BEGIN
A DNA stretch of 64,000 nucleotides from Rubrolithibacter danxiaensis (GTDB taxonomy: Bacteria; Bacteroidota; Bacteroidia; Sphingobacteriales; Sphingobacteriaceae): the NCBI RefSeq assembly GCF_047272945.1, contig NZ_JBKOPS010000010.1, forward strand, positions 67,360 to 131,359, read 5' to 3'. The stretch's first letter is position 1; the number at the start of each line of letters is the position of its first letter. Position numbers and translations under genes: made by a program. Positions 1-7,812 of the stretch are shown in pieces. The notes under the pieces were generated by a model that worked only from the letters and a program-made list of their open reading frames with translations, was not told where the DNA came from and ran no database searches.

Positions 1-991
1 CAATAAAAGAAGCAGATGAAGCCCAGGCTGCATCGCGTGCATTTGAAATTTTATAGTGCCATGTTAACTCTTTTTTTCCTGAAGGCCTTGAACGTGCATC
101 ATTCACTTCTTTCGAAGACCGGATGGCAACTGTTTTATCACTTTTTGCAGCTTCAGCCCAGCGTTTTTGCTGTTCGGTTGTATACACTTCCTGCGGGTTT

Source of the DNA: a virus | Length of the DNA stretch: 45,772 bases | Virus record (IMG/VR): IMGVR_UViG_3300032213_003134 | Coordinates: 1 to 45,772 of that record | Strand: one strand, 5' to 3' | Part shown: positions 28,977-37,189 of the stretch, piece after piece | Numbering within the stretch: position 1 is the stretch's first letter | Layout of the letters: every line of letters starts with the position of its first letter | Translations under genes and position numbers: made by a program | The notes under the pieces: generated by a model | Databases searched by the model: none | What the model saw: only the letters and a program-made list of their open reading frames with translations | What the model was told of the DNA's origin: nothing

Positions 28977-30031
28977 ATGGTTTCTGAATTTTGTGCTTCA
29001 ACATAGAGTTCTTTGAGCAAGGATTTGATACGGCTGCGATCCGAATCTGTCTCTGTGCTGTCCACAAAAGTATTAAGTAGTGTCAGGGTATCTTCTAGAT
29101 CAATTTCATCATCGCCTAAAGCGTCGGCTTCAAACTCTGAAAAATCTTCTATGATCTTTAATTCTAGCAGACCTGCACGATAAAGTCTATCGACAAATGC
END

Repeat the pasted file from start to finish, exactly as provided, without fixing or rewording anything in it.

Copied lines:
A DNA stretch of 64,000 nucleotides from Rubrolithibacter danxiaensis (GTDB taxonomy: Bacteria; Bacteroidota; Bacteroidia; Sphingobacteriales; Sphingobacteriaceae): the NCBI RefSeq assembly GCF_047272945.1, contig NZ_JBKOPS010000010.1, forward strand, positions 67,360 to 131,359, read 5' to 3'. The stretch's first letter is position 1; the number at the start of each line of letters is the position of its first letter. Position numbers and translations under genes: made by a program. Positions 1-7,812 of the stretch are shown in pieces. The notes under the pieces were generated by a model that worked only from the letters and a program-made list of their open reading frames with translations, was not told where the DNA came from and ran no database searches.

Positions 1-991
1 CAATAAAAGAAGCAGATGAAGCCCAGGCTGCATCGCGTGCATTTGAAATTTTATAGTGCCATGTTAACTCTTTTTTTCCTGAAGGCCTTGAACGTGCATC
101 ATTCACTTCTTTCGAAGACCGGATGGCAACTGTTTTATCACTTTTTGCAGCTTCAGCCCAGCGTTTTTGCTGTTCGGTTGTATACACTTCCTGCGGGTTT

Source of the DNA: a virus | Length of the DNA stretch: 45,772 bases | Virus record (IMG/VR): IMGVR_UViG_3300032213_003134 | Coordinates: 1 to 45,772 of that record | Strand: one strand, 5' to 3' | Part shown: positions 28,977-37,189 of the stretch, piece after piece | Numbering within the stretch: position 1 is the stretch's first letter | Layout of the letters: every line of letters starts with the position of its first letter | Translations under genes and position numbers: made by a program | The notes under the pieces: generated by a model | Databases searched by the model: none | What the model saw: only the letters and a program-made list of their open reading frames with translations | What the model was told of the DNA's origin: nothing

Positions 28977-30031
28977 ATGGTTTCTGAATTTTGTGCTTCA
29001 ACATAGAGTTCTTTGAGCAAGGATTTGATACGGCTGCGATCCGAATCTGTCTCTGTGCTGTCCACAAAAGTATTAAGTAGTGTCAGGGTATCTTCTAGAT
29101 CAATTTCATCATCGCCTAAAGCGTCGGCTTCAAACTCTGAAAAATCTTCTATGATCTTTAATTCTAGCAGACCTGCACGATAAAGTCTATCGACAAATGC